A £1 million research project that aims to change dramatically the way people with no speech and complex disabilities can have a conversation with others has been launched by the Universities of Dundee and Cambridge.
Computer-based systems – called Voice Output Communication Aids (VOCAs) – use word prediction to speed up typing, a feature similar to that commonly found on mobile phones or tablets for texting and emailing.
However, for those with complex disabilities, including for example Professor Stephen Hawking, using typing to communicate can still be extremely slow, as little as 2 words per minute, which makes face-to-face conversation very difficult. Even with an average computer-aided communication rate of about 15 words per minute, conversations do not compare to the 150 words per minute speaking rate of people without a communication impairment.
It is estimated that more than a quarter of a million people in the UK alone are at risk of isolation because they are unable to speak and are in need of some form of augmentative or alternative communication (AAC) to support them with a severe communication difficulty.
“Despite four decades of VOCA development, users seldom go beyond basic needs-based utterances as communication rates remain, at best, ten times slower than natural speech, making conversation almost impossible. It is immensely frustrating for both the user and the listener. We want to improve that situation considerably by developing new systems which go far beyond word prediction” says Rolf Black, one of the project investigators at the University of Dundee.
Professor Annalu Waller from the University of Dundee, who is lead investigator for this research project, adds: “What we want to produce, for the first time, is a VOCA system which will not only predict words and phrases but will provide access to extended conversation by predicting narrative text elements tailored to an ongoing conversation.”
“In current systems users sometimes pre-store monologue ‘talks’, but sharing personal experiences and stories interactively using VOCAs is rare. Being able to relate experience enables us to engage with others and allows us to participate in society. In fact, the bulk of our interaction with others is through the medium of conversational narrative, i.e. sharing personal stories.”
Professor Stephen McKenna, also of University of Dundee, explains “we plan to harness recent progress in machine learning and computer vision to build a VOCA that gives its non-speaking user quick access to speech tailored to the current conversation. In order to predict what a person might want to say, this VOCA will learn from information it gathers automatically about conversational partners, previous conversations and events, and the locations in which these take place.”
Dr Per Ola Kristensson at the University of Cambridge’s Department of Engineering brings his extensive expertise in probabilistic text entry to the project. As one of the inventors of the highly successful gesture keyboard text input system for mobile phones, commercialised under many names such as ShapeWriter, Swype and gesture typing, he adds: “What I find truly exciting about this project is the way it will advance state-of-the-art techniques from statistical language processing to potentially drastically improve text entry rates for rate-limited users with motor disabilities.”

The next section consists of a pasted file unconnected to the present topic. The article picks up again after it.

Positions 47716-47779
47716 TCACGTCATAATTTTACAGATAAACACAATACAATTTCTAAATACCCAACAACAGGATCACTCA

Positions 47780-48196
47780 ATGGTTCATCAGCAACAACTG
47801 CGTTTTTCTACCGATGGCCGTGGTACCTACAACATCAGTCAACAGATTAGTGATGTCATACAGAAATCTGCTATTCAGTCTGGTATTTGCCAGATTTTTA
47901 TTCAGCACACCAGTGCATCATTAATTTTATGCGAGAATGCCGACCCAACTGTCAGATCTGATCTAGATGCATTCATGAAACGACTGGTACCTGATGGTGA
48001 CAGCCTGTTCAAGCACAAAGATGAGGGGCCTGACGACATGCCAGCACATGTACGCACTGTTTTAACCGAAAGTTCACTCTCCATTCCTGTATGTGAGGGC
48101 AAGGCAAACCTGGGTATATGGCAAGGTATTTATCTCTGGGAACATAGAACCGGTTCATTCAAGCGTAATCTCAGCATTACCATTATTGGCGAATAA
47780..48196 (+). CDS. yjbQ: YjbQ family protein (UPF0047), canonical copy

“This does not mean that the computer will speak for a person” adds Black. “It will be more like a companion who, being familiar with aspects of your life and experiences, has some idea of what you might choose to say in a certain situation.”
The project is named “Augmenting Communication using Environmental Data to drive Language Prediction – ACE-LP” and brings together research expertise in Augmentative and Alternative Communication (AAC) and Computer Vision & Image Processing at the University of Dundee with Intelligent Interactive Systems at the University of Cambridge.
ACE-LP has a number of partners including Capability Scotland and Scope, the two leading charities for people with complex disabilities in the UK, and the ENT at Ninewells Hospital, NHS Tayside.
Industry partners include two of the world leading developers of VOCAs, Smartbox Assistive Technology and TobiiDynavox, as well as Arria NLG Ltd, the market leader in real-time data storytelling, and Edesix Ltd, a leading provider of advances Body Worn Camera Solutions, based in Edinburgh.
The Universities will also work with National Museums Scotland and the leading UK charity Communication Matters to ensure that the results of the research are communicated beyond the science communities into clinical work and mainstream knowledge.
This research project is funded by the UK Engineering and Physical Sciences Research Council (EPSRC).
Project web site: http://ACE-LP.ac.uk